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"Constantly think about how you could be doing things better."
- Elon Musk, Investor & Entrepreneur
6 min read
By Nick Bell

5 techniques to make you a better active listener


Active listening is how you stay engaged in conversation proactively. It is the process of paying attention to what your conversation partner is saying and validating for them that you have heard what they have said. This creates a sense of value within the person you are listening to. That increases trust and rapport.

Active listening is more than just hearing what someone has said to you. Active listening is participating in the conversation. When you are listening actively you are concentrating on what is being said without judgment. You are taking in the information and processing it so that you can not only understand what is being said but so that the speaker is aware that you are listening rather than waiting to talk.

Below you will find 5 techniques to make you a better active listener. If you choose to use them, you will find that people will respect you more. Why?  Because you will be showing them respect. Everyone wants to feel like they have a valid contribution and that their thoughts and opinions matter. By demonstrating that you are interested in other people’s thoughts and ideas you are letting them know they matter. And that is the ultimate leverage.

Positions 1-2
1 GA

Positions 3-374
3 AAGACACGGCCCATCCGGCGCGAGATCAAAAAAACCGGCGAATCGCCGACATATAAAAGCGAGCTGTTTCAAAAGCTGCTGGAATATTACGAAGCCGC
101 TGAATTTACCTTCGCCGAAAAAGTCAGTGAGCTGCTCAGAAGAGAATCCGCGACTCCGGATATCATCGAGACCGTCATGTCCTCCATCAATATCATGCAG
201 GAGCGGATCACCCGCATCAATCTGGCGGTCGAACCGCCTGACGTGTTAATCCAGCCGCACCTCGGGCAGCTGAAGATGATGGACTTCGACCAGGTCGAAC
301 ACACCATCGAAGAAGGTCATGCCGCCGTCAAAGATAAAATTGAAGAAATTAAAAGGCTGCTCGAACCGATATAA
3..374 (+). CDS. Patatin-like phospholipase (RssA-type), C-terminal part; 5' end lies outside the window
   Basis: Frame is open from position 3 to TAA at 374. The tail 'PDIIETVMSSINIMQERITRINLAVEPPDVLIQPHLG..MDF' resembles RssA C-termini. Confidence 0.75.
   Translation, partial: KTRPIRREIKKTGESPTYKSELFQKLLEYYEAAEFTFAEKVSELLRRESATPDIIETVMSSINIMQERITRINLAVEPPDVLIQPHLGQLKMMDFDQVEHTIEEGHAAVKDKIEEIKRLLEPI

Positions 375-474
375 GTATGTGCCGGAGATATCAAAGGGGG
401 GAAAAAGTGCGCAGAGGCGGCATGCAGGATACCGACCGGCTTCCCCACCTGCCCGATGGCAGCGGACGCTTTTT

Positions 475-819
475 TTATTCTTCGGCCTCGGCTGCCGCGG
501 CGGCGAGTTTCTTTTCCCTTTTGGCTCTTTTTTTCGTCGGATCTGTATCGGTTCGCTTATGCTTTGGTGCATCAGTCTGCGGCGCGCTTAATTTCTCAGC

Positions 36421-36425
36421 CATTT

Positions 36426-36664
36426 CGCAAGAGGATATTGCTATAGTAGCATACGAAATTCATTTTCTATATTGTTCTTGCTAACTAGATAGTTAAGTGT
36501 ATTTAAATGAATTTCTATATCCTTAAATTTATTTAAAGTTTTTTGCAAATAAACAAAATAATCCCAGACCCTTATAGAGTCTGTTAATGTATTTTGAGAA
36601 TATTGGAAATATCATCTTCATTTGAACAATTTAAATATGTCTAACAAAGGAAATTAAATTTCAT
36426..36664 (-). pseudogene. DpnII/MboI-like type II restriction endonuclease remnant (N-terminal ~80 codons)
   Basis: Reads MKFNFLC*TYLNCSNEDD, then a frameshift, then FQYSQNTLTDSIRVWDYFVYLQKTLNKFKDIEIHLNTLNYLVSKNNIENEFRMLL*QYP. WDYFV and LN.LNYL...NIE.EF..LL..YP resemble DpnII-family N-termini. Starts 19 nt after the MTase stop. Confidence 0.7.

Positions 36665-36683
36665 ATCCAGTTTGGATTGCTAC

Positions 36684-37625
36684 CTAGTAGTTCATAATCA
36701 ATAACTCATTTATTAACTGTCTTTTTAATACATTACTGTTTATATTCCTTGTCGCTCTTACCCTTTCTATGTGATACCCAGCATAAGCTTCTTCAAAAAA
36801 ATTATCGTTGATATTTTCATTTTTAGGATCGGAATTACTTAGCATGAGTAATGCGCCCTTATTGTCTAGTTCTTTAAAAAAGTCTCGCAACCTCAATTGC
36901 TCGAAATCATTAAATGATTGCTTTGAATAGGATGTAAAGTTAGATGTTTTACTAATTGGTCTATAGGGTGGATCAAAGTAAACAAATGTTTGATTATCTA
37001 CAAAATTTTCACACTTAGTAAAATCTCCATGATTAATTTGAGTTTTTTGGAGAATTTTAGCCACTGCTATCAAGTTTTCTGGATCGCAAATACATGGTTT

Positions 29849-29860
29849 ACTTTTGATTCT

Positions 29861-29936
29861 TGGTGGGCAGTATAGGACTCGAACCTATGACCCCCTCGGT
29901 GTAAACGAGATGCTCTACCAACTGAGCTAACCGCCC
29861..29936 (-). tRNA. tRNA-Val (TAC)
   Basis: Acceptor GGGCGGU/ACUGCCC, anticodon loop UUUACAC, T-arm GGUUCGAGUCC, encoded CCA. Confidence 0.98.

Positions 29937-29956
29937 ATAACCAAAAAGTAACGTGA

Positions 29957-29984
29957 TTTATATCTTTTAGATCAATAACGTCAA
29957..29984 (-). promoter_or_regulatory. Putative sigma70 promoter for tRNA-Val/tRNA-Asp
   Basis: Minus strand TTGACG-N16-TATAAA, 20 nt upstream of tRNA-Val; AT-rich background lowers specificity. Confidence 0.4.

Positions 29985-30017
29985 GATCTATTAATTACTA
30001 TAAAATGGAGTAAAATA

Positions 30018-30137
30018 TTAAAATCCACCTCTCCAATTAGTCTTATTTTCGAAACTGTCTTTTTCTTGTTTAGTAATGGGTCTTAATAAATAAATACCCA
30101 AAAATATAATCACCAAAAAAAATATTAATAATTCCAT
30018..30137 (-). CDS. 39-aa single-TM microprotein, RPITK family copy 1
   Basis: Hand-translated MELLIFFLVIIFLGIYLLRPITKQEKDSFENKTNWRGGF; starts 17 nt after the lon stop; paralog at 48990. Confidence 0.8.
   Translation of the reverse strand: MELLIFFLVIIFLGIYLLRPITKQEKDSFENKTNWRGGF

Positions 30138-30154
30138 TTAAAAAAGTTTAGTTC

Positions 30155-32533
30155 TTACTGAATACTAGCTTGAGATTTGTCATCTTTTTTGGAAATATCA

Have you ever had a conversation with someone while they look at their phone? It is frustrating. Especially if the topic is important to you. Their body language clearly illustrates you do not have their undivided attention. Are you doing the same thing when people are talking to you?

If you are scanning the room, looking at your phone, or otherwise preoccupied you are not demonstrating active listening. The speaker likely thinks you do not care about what they are saying. That is annoying at best and outright disrespectful at worst.

You want to make eye contact and visibly signal that you have an interest in the conversation. You do not have to make it awkward but face them and look them in the eye when they are speaking. You will not only demonstrate interest, but you will increase your comprehension. Eye contact is a connection.


You can pay attention and remain relaxed. You do not have to hold eye contact the entire time you are interacting with your partner. That would be weird. Just relax demonstrate interest through consistency. Face to face communication is a powerful thing, but it is also a relaxed thing. The more relaxed you can be the more relaxed the speaker will be. They will be more open and communicative.

In other words, it is okay to look away once in a while. What you are trying to do here is be attentive. You want to mentally block any distractions like background noise. Focus on the words they are saying/ Try to keep your thoughts and feelings contained. One cool trick is to try and make mental pictures of what the other person is saying.